to come along, to keep up
c. toekomen
to be entitled to
[+]Particle verbs and prefixed verbs

A number of preverbs (mainly particles, but some adjectives and adverbs as well) correspond with prefixes in complex verbs of the same form. This applies to the following words: aan at, achter behind, door through, mis mis-, om around, onder under, over over, vol full, voor for, and weer again. The difference between these two types of verb can be seen in their syntactic, morphological, and phonological behaviour (Distinguishing particle verbs from prefixed verbs). Particles are separated from their verbs in main clauses, and carry main stress, whereas prefixes cannot be separated from their verbal stems, and do not carry the main stress of the word (which is located on the verb stem). The past participle of a prefixed verb does not have a prefix ge-, whereas ge- appears before the verbal stem in particle verbs; compare the past participles of the particle verb aanrijden to collide > aangereden aan-ge-reden and the prefixed verb aanbidden to worship > aanbeden aan-beden.

The following pairs of verbs illustrate the use of these morphemes as preverbs and as prefixes.

Table 1
Particle verb Prefixed verb
aanrijden to collide aanbidden to worship
achterblijven to fall behind achterhalen to recover
doorlopen to keep walking doorlopen to pass through
misgokken to gamble wrongly mislukken to fail
ombuigen to bend omsluiten to enclose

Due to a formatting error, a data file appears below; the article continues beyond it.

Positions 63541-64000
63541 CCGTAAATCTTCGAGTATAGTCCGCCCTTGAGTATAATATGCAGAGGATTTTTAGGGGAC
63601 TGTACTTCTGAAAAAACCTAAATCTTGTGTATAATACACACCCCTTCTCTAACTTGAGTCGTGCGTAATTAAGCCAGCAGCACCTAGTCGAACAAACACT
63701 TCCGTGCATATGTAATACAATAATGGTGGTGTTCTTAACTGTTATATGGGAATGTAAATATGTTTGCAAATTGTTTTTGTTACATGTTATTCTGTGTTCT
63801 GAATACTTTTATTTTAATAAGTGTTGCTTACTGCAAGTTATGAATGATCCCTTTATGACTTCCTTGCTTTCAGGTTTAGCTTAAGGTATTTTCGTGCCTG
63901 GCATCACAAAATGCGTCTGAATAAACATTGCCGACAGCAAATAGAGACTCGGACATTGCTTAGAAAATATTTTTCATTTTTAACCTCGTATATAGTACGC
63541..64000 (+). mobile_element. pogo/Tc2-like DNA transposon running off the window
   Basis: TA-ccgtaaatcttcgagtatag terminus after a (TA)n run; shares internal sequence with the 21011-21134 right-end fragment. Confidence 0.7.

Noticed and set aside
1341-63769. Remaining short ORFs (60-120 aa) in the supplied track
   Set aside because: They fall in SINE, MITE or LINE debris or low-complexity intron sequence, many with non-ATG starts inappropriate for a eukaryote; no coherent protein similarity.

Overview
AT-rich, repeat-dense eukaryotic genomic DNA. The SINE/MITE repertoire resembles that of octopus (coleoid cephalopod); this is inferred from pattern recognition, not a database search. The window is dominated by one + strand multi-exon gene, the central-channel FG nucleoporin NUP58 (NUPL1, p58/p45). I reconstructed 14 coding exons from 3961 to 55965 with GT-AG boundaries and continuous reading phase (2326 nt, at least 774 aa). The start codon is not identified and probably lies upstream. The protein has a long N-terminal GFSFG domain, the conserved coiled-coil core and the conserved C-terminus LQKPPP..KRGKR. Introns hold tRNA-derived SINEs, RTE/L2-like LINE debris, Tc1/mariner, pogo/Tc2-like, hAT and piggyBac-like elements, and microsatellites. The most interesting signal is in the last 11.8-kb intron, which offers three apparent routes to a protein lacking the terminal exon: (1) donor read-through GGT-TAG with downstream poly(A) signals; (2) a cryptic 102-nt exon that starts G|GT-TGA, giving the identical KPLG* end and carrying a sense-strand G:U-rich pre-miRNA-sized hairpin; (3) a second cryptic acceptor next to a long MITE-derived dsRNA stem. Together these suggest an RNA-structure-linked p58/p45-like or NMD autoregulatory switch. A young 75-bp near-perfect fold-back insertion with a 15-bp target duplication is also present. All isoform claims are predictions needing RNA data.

onderduiken to submerge, to hide onderbreken to interrupt
overblijven to remain overdenken to ponder
volhouden to persevere volbrengen to accomplish
voorkomen to occur voorkomen to prevent
weergeven to represent weerhouden to restrain
Historically, the use of these morphemes as prefixes derives from their use as preverbs in separable complex verbs. This can be considered a case of grammaticalization. If a morpheme is used both as a particle and as a prefix with the same verb, in most cases the prefixal use expresses a more abstract meaning than the use as particle. For instance, in the particle verb ondergaan to go down, the particle expresses a concrete locative meaning (though there is a second, metaphorical meaning: ondergaan to break down), whereas in the prefix verb ondergaan to undergo the prefix expresses the more abstract meaning that the subject is totally affected by some event. For more information see Blom and Booij (2003), Blom (2005), De Haas and Trommelen (1993) and Los (2012).

  • Los, Bettelou, Blom, Corrien, Booij, Geert, Elenbaas, Marion & Kemenade, Ans van (eds.)2012Morphosyntactic change: a comparative study of particles and prefixesCambridge University Press
  • Blom, Corrien2005Complex predicates in Dutch. Synchrony and diachronyAmsterdamFree University AmsterdamThesis
  • Blom, Corrien & Booij, Geert2003The diachrony of complex predicates in Dutch: a case study in grammaticalizationActa Linguistica Hungarica5061-91
  • Haas, Wim de & Trommelen, Mieke1993Morfologisch handboek van het Nederlands. Een overzicht van de woordvormingSDU Uitgeverij
printreport errorcite